Joint Call to Action to Promote Healthy Communities

The eight member organizations of the Joint Call to Action to Promote Healthy Communities (JCTA) Coalition published ten discussion guides to highlight successful cross-disciplinary collaborations for healthy, equitable communities.

The guides feature case studies from across the country, including California, Colorado, Kentucky, Indiana, and Washington, D.C., and examine the keys to their success as well as challenges they face. Included in each guide are conversational questions any design or planning professional can use to kick-start collaboration in their community.

Convening New Partnerships, Breaking Out of Silos
(Los Angeles)

Broadening the Discussion About Health and the Built Environment (Denver)

A Stormwater Problem Becomes a Health Equity Opportunity (Denver)

Design Strategies for Burning Health Issues
(Phoenix)

Turning the Wheels to Build Biking Infrastructure and Access (Northwest Arkansas)

Reimagining Parks, Health and an Entire Small Town
(Winchester, KY)

Driving Results for
Community Safety and Health
(South Bend, IN)

An Alley Becomes a Gateway to a Healthier Community
(Baltimore)

A Neighborhood’s Plans for a Vibrant Transformation
(Salinas, CA)

A Lesson Plan for Health and Health Equity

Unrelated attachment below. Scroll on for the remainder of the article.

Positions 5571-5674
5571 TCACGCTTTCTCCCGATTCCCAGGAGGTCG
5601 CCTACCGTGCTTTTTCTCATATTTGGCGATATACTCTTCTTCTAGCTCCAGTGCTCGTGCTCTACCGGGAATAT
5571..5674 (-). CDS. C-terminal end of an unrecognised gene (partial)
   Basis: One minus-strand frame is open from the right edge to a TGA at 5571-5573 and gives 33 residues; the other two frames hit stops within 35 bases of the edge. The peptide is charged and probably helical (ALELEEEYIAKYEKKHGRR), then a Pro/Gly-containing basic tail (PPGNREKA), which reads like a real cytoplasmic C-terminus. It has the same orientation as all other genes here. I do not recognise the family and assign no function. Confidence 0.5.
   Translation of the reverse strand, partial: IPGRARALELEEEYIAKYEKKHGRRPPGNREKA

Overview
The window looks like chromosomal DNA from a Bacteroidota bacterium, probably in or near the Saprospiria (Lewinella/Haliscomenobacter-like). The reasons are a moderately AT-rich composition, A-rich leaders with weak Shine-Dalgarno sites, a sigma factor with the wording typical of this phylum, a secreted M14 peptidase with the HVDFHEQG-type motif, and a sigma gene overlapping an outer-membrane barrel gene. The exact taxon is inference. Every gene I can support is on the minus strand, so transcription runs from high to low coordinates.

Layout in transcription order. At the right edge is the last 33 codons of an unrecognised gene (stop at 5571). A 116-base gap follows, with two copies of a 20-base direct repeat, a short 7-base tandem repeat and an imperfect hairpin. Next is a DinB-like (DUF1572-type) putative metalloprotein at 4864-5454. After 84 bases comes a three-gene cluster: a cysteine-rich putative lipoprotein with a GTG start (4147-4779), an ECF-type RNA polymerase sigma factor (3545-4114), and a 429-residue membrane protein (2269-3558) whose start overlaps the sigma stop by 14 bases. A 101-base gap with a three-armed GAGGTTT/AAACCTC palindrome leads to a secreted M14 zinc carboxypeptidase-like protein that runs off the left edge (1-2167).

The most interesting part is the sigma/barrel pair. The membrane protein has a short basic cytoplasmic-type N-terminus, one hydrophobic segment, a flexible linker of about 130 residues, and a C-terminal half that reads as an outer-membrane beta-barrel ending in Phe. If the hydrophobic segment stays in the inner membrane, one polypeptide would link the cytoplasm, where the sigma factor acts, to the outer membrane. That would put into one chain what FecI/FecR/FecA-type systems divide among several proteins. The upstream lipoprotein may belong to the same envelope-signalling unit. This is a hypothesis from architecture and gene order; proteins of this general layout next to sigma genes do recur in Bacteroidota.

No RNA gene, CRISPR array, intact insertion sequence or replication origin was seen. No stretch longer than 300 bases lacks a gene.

(Washington, D.C.)

The guides build on the core values outlined in the 2017 Joint Call to Action to Promote Healthy Communities which provided a framework for effective local, state, and regional collaboration across fields. Those values include:

  • creating and foster partnerships that advance health
  • building and understanding of health data and establishment of measurable health objectives for plans and projects
  • advancing policies, programs, and systems that promote community health, well-being and equity
  • communicating the importance of health

The JCTA Coalition includes the American Institute of Architects, the American Planning Association, the American Public Health Association, the American Society of Civil Engineers, the American Society of Landscape Architects, the National Recreation and Park Association, the U.S. Green Building Council, and the Urban Land Institute.